[development] D7 contrib module development
mpartap at gmx.net
Sun Mar 8 19:47:58 UTC 2009
> Because 99.9999% of all Drupalers are not really aware of that, I
> want to take the chance to publicly say THANK YOU to Andy Kirkham
> (AjK), who does an awesome job on carefully reviewing a bloat of
> CVS applications - mostly alone. We get several new CVS
> applications *each day*. Although there are a few other community
> members who are eligible to process CVS applications, he is the
> one who takes this on with the required responsibility, discipline,
> and motivation.
You're right, haven't noticed him although he probably also processed
my application.. KUDOS Andy for bearing with the community ;)
> That's an ungrateful job, because many applicants complain about
> the slow review process and in parallel, his hard and
> time-consuming work is not recognized throughout the community. :(
Yeah being in the jury just never pay off.
> Thank you, Andy! You are one of the most important people for
> Drupal. Without you, Drupal contrib would certainly be a pain.
Wow i didn't realize it could be far worse..
Now on to the more profane stuff.
>> It might be difficult and require changes, but in the long run it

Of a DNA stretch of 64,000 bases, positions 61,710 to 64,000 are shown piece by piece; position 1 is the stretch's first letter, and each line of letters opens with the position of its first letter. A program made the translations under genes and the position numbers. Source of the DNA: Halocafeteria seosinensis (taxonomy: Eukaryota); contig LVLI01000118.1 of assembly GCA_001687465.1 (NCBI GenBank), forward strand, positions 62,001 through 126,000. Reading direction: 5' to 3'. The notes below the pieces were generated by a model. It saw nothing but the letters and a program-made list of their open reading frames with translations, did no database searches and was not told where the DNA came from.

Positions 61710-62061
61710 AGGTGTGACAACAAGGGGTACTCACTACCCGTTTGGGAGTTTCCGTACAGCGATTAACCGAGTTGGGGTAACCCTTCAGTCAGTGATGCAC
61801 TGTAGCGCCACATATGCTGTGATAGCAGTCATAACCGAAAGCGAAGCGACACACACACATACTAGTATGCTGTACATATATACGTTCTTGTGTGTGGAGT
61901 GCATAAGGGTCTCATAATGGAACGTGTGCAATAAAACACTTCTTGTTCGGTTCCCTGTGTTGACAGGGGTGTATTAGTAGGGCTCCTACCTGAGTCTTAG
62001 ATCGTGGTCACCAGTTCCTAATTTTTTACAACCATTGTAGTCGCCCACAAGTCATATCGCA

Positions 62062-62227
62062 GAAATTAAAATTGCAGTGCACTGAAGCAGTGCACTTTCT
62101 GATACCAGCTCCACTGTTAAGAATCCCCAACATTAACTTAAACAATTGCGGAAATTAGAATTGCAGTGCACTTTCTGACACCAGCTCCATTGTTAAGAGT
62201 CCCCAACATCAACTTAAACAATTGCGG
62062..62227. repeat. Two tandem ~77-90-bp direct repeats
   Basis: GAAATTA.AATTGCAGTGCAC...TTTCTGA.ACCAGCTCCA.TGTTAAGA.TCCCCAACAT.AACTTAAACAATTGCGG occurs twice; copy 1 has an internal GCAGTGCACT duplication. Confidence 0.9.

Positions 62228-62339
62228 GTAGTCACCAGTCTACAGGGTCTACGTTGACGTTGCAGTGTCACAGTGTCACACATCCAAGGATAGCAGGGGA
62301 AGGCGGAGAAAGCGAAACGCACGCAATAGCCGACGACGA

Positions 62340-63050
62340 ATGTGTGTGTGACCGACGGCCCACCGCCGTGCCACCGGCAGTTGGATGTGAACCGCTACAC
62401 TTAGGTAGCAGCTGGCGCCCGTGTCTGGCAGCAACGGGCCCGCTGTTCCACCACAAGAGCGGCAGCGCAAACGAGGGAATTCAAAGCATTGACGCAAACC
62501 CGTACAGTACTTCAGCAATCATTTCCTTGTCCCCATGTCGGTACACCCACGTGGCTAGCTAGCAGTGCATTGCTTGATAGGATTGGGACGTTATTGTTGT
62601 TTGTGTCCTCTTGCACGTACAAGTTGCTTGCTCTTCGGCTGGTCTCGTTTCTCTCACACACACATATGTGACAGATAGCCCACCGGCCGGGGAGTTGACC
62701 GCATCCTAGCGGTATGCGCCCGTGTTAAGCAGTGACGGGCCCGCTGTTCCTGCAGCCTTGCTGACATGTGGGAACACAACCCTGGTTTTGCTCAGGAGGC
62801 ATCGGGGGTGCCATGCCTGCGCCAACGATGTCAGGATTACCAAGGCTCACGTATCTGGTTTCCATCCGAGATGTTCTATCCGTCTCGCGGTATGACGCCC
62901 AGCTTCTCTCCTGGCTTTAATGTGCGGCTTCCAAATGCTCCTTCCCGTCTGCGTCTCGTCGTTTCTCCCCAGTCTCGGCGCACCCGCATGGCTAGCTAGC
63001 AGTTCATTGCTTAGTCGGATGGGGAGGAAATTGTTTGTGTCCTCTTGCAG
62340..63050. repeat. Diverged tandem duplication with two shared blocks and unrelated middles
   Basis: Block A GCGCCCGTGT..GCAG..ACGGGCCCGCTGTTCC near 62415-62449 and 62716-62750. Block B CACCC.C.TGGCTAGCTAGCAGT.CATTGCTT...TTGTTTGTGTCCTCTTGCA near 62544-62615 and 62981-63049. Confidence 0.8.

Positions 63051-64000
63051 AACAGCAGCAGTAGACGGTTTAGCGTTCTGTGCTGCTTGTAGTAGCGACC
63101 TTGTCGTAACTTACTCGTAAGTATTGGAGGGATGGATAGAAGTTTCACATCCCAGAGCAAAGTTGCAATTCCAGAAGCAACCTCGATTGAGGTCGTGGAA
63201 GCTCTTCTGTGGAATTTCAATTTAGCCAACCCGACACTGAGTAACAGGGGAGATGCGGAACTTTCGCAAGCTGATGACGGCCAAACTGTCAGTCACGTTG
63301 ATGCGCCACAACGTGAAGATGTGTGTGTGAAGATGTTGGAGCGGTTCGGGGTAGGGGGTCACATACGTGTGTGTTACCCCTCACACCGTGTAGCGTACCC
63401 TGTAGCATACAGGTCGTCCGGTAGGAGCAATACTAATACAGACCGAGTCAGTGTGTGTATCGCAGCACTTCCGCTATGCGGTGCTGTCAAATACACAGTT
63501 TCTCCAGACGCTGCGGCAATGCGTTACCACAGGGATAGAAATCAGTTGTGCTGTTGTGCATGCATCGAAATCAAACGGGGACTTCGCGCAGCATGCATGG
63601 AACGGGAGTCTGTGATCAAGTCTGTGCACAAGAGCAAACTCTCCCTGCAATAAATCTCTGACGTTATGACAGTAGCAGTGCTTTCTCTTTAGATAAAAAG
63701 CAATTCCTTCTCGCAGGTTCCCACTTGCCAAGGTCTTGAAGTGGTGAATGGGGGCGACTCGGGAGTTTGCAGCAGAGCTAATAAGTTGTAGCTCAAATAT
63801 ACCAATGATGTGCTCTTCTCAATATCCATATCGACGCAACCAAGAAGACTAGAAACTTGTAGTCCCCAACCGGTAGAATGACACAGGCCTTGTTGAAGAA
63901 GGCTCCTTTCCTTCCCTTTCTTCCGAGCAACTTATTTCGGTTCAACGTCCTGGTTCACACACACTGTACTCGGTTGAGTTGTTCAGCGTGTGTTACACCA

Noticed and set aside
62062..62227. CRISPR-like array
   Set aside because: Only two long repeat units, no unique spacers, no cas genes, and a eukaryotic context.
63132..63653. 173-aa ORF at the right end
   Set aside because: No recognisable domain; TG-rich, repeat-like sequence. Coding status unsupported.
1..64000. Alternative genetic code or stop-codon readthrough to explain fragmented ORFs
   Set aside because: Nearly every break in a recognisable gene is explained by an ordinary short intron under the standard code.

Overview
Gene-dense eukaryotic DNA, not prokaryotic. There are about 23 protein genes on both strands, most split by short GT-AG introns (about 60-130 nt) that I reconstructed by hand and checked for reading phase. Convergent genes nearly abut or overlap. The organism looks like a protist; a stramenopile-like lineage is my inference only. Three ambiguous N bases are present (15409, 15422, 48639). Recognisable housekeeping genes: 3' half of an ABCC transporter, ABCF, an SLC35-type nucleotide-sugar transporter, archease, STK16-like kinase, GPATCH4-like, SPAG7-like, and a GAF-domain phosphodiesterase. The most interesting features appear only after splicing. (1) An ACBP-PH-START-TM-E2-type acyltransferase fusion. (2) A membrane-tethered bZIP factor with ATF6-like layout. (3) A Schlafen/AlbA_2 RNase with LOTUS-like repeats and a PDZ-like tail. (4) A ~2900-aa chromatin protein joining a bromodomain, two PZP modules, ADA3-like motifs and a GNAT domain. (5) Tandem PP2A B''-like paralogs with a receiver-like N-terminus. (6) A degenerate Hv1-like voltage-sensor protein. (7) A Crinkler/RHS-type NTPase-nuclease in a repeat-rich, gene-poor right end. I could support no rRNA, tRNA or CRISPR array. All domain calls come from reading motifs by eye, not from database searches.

>> will be worth it.
> That's a nice vision you have there. But it sounds like you only
> want to talk about it.
Well admittedly starting the discussion is only a first small part.
For much of the work i can not be of help simply because i have other
obligations, but i volunteered for reimplementing a mailman/drupal
integration module and would contribute as much as possible.
> Merging and rewriting most of those duplicated modules from scratch
> (e.g. Notifications/Subscriptions, eCommerce/Ubercart, etc)
> requires a lot of development time - much more than simply porting
> them to yet another Drupal core version.
Well of course it does, but a) the structural sanity benefit might be
worth it and b) the license doesn't prohibit code reuse ;)
> To have any effect in the end, it also requires that all module
> maintainers agree on the "roadmap", which means that they will let
> their own, duplicated modules die in favor of the new, centralized
No. It does require the community at large to do the work of
discussing, drafting and finalizing the structural design of these new
frameworks - module maintainers are not required, but of course their
experience would be of tremendous use.
> This has been done before.
Fine. So uhm let's do.
> - Wysiwyg API module is the successor of all client-side editor
> integration modules, because someone analyzed the anatomy of all
> previously existing modules and thought about a better, generic way
> to do it with Drupal. Almost none of the other maintainers and
> developers ever contributed to this vision, which is the reason for
> why the few developers of this project are completely buried with
> work, and Drupal users are (even more) confused about which module
> to choose/install. Because of that, we won't have better Wysiwyg